Tuesday 25 September 2018

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Cork Independent

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Quarrying, symbolism and Cork’s buildings

Wednesday, 5th September, 2018 4:38pm

My new book ‘Cork in 50 Buildings’ aspires to celebrate some of Cork’s built heritage.

The sunshine rays this summer lit up many of the city’s grey limestone and red sandstone buildings. Cork's topography is made up of a series of alternative east-west limestone and sandstone strata.

The limestone elevations of the St Anne’s Church Shandon face 'limestone country' to the south and west while the northern and eastern facades face traditional 'sandstone country'. The colours of these materials have long been recognised as the colours of Cork.

Whilst researching the book, it struck me that much more research needs to be conducted on the nature of the quarries, the masons, on the architects, their work, and the symbolism they deployed on the outside and inside of buildings (much kudos to the Cork Mason’s Historical Society on their work).

Old geological studies of the city and region from the early twentieth century exist in local studies the City Library. These do offer insight into some of the quarries. The sandstone quarried had two varieties.

The first and widely utilised was the Kiltorcan formation, green, grey and red at Brickfield Quarry, Sunday’s Well, and the Lee Road.

A minor fine-grained sandstone was quarried at Richmond Hill and the Back Watercourse Road. The ordinary grey limestone that constitutes the chief building stone of the city, especially for public buildings was worked in numerous quarries around Ballintemple and Blackrock and at Little Island and Midleton. They were also quarried for lime burning to create fertiliser and road mending.

In 1792, when Beamish & Crawford was first established, William Beamish resided at Beaumont House, which was then a magnificent period residence situated on Beaumont Hill. During their tenure at Beaumont House, the philanthropic spirit of the Beamish family was well known.

The name Beaumont is the French derivative of Beamish meaning a beautiful view from the mountain or a beautiful view. The mansion house continued to have an association with the Beamish family until the 1850s. The house was eventually demolished and since 1968, Beaumont National boy’s and girl’s school (Scoil Barra Naofa) stands on its site.

In the Beamish estate, the famous 120 acre Carrigmore Quarry was opened sometime between 1830 and 1850. The particular high grade of limestone associated with this quarry meant it was widely used in the construction of quay walls, bridges, churches, banks and other public buildings within Cork city.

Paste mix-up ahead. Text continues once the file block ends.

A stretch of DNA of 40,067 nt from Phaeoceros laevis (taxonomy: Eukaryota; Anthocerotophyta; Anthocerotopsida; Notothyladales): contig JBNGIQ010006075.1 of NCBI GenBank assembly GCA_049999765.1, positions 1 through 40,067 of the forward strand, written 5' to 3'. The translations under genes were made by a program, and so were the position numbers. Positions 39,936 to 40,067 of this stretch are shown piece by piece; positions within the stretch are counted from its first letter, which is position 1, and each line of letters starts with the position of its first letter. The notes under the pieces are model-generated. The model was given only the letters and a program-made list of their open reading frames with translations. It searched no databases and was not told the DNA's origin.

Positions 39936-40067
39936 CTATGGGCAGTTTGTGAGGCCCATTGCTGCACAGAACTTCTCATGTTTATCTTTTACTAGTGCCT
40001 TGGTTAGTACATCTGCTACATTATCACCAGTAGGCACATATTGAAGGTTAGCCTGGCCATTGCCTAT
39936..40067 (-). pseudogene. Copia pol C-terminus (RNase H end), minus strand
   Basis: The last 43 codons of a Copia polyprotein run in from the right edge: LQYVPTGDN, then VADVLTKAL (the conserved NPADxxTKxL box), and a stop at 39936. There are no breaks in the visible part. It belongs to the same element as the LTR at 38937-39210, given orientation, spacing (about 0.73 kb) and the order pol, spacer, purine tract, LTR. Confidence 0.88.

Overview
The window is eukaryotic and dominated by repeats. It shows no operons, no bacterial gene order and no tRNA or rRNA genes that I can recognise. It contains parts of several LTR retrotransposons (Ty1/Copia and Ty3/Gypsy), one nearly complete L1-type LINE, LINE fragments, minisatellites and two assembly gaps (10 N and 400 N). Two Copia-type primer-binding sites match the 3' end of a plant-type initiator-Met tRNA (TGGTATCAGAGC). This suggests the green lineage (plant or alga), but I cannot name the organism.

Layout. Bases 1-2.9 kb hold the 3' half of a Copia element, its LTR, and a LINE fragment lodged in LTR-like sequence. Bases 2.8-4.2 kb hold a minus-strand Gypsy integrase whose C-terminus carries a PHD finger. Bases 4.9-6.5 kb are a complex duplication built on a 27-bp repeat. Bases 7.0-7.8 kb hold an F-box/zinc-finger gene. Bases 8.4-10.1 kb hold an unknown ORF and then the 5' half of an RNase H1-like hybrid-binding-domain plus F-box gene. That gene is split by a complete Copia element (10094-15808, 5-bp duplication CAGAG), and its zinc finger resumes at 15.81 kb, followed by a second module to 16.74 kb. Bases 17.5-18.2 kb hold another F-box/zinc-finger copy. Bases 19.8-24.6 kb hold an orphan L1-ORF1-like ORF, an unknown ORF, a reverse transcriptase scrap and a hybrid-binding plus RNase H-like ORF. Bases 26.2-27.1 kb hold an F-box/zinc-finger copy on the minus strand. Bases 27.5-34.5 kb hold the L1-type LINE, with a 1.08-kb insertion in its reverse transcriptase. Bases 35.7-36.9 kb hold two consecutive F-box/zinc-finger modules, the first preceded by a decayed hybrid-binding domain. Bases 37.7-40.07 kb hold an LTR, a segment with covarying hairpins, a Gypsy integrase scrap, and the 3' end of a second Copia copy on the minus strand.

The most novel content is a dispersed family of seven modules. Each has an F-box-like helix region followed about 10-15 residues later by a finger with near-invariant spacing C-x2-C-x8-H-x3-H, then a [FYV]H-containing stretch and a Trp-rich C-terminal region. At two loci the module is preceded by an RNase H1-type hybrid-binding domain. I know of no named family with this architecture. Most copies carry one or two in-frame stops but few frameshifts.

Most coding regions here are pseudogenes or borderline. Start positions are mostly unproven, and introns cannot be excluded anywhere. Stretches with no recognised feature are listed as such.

This rock is filled with minute fossils, and these, on account of their crystalline character, weather more slowly than does the amorphous material surrounding them, and thus one gets a beautiful veined appearance.

There is quite an extensive network of caves at the eastern face of the quarry. These caves were first explored in the 1960s by the Cork Speleogical Group and a further survey was conducted by the British Cave Research group in the early 1970s. Some of the cave wall passages were found to be abundant in lower carboniferious fossil sea shells and crinoid steams.

‘Cork in 50 Buildings’ intentionally opens with an account of St Finbarre’s Cathedral to reflect on its myriad of stone types and symbolism.

In early December 1865, the Cathedral Committee adopted limestone in place of red sandstone in the walling. Red sandstone from the Brickfield quarry in Glanmire was used for invisible walling and for the foundation while limestone quarried from Ballintemple was used in the main structure.

Bath stone was used for the rest of the internal dressings. The reddish columns are of Cork red marble. Robert Walker, the appointed contractor for St Finbarre’s Cathedral visited Storeton, in Lancashire, UK, and selected the stone of that quarry for the great piers.

The architect of the present cathedral William Burges was born in London on 2 December 1827. He was the son of a successful civil engineer. He was educated at King’s College London, where he spent five years.

At the age of seventeen, he entered the office of Edward Blore as a pupil where he remained for three years. Edward Blore was an avid student of medieval architecture and was involved in the design of the Houses of Parliament of the time.

By the end of his time with Blore, William Burges possessed a reputable knowledge and respect for medieval architecture.

The mosaic pavement of the apse was designed by William Burges and made by Burke & Co from Lonsdale’s cartoons in Paris. It is interestingly to note that Italian artists from Udine were employed, using marble segments, reputably mined in the Pyrenees Mountains, between France and Spain.

There were 1,260 pieces of sculpture planned for the cathedral and Burges personally designed each one.

Mr Nicholls modelled everyone in plaster, except for the figures in the western portals and the four evangelistic emblems around the rose window.

Every one was also sculptured in situ by R McLeod and his staff of local stone-masons. Great care was taken to make sure that every piece was of a high standard. This was a process that was to take a decade.

Steeped in folkore, the golden angel, the gift of William Burges adorning St Finbarre’s Cathedral is also an impressive addition. Put there to make one think of the heralding of the end of the world, it also highlights the deeply rooted connection with rich ecclesiastical history on the site.

‘Cork in 50 Buildings’ (2018, Amberley Publishing) is now available from Cork bookshops.

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